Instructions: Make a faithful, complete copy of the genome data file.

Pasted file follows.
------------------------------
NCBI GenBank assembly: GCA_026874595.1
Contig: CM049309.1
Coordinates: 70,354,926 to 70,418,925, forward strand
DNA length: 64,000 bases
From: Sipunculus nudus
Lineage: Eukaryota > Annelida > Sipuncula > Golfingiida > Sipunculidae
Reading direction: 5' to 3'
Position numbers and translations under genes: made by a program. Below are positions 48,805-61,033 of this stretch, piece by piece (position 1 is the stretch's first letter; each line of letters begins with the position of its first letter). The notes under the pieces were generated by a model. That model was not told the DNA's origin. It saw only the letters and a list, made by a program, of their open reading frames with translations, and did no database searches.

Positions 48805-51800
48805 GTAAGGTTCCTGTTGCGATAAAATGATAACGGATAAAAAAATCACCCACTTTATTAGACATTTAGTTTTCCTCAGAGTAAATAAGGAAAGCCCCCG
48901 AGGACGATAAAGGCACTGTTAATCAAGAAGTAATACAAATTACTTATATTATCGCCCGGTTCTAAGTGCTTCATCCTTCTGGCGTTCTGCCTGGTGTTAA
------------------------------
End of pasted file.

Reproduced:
NCBI GenBank assembly: GCA_026874595.1
Contig: CM049309.1
Coordinates: 70,354,926 to 70,418,925, forward strand
DNA length: 64,000 bases
From: Sipunculus nudus
Lineage: Eukaryota > Annelida > Sipuncula > Golfingiida > Sipunculidae
Reading direction: 5' to 3'
Position numbers and translations under genes: made by a program. Below are positions 48,805-61,033 of this stretch, piece by piece (position 1 is the stretch's first letter; each line of letters begins with the position of its first letter). The notes under the pieces were generated by a model. That model was not told the DNA's origin. It saw only the letters and a list, made by a program, of their open reading frames with translations, and did no database searches.

Positions 48805-51800
48805 GTAAGGTTCCTGTTGCGATAAAATGATAACGGATAAAAAAATCACCCACTTTATTAGACATTTAGTTTTCCTCAGAGTAAATAAGGAAAGCCCCCG
48901 AGGACGATAAAGGCACTGTTAATCAAGAAGTAATACAAATTACTTATATTATCGCCCGGTTCTAAGTGCTTCATCCTTCTGGCGTTCTGCCTGGTGTTAA